The Coming of World War I

World War I’s origins were in the Serbian nationalists under Austrian-Hungarian rule. These nationalists wanted freedom for the Serbs from foreign rule. This movement was called pan-slavism and was primarily aimed at freeing the Serbs and creating a new independent country for them.

In the West, France wanted certain territories back from Germany, and was nursing grievances against it. Therefore, Germany, with the French on one side and the Russians (allies of the Serbs) on the other, began to fear encirclement and a two-front war. A two-front war would be a situation in which Russia and France would fight as allies against Germany.

The prime minister of Germany, Otto von Bismarck, in anticipation of a two-front war, made an alliance with Russia—a re-insurance treaty. He also made alliances with Austria (1879) and Italy (1882). Italy however, later broke this treaty and joined France, Britain and Russia.

William II of Germany

William II of Germany

However, Emperor William II of Germany took away Bismarck’s power and withdrew from their alliance with Russia.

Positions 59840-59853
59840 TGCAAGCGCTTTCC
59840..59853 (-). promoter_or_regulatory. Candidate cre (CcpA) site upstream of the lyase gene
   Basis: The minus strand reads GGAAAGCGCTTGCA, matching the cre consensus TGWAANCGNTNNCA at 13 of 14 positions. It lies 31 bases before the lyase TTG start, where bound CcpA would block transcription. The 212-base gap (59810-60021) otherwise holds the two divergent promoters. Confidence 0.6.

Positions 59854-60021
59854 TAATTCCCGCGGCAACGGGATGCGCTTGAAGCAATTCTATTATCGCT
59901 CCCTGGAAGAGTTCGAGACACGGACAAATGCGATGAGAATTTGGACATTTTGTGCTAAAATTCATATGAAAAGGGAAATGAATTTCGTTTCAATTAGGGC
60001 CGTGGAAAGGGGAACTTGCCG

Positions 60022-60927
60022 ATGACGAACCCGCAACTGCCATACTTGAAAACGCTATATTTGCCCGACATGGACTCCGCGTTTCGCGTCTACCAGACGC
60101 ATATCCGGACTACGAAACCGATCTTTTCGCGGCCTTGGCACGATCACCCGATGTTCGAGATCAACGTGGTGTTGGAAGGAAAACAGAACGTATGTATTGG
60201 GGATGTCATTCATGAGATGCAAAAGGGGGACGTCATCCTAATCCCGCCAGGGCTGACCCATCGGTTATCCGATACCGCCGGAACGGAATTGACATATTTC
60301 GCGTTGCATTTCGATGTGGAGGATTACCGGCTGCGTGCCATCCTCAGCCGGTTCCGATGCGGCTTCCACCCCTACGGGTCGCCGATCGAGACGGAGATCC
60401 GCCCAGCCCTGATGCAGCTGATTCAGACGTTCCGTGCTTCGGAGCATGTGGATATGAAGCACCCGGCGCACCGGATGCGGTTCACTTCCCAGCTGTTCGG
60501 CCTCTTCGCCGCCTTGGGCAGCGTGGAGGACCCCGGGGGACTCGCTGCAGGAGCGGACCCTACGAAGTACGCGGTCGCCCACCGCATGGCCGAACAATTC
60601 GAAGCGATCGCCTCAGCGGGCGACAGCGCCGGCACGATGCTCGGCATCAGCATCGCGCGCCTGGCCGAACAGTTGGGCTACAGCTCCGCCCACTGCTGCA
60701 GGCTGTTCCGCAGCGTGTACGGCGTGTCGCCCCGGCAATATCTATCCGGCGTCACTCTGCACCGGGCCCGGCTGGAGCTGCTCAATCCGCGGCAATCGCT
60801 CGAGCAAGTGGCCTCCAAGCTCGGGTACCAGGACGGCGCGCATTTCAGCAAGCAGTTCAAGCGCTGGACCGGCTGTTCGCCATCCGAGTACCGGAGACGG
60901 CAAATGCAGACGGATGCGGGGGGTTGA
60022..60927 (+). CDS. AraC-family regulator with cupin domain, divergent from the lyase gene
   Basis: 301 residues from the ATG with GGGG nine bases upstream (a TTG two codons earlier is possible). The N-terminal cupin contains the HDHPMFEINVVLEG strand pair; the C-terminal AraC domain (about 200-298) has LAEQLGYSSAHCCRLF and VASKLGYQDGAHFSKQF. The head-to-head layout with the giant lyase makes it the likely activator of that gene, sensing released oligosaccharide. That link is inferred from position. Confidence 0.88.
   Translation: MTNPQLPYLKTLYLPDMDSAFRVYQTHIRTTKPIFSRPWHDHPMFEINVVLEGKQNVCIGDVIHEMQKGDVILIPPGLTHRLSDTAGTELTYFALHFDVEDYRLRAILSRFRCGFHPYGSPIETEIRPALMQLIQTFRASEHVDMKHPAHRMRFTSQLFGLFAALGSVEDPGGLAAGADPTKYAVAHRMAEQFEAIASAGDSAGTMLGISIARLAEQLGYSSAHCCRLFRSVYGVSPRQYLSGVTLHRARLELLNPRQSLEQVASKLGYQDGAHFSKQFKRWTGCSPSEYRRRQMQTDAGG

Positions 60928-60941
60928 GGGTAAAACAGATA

Soon Britain began to fear that Germany was becoming too large and powerful and joined in an alliance with Russia and France against Germany just as Bismarck had feared. This alliance was called the Triple Entente.

A main event that led to World War I was the Bosnian Crisis (1908-1909). Two Slavic states were annexed to Austria-Hungary, a devastating blow to the enterprising nationalist Serbs. Russia, being an ally of the Serbs, wanted to fight Austria, but Germany threatened war with Russia if they marched on Austria. Russia backed down, not being strong enough to resist German troops.

The situation therefore, by 1914, the eve of World War I, was the following. Serbia was supported by Russia against Austria-Hungary and Germany. The Triple Entente (Britain, France and Russia, later joined by Italy) was against Germany and its allies.

The last blow dealt was the assassination of Archduke Franz-Ferdinand of Austria and his wife Sophia on June 28th, 1914. The Archduke and his wife were killed by a member of the Black Hand, a group formed by the nationalist Serbs. The Archduke had wanted to bring Slavic countries under Austrian rule and form a greater power than Austria-Hungary.

World War I was now about to break out, even though no one anticipated how devastating it would really be.

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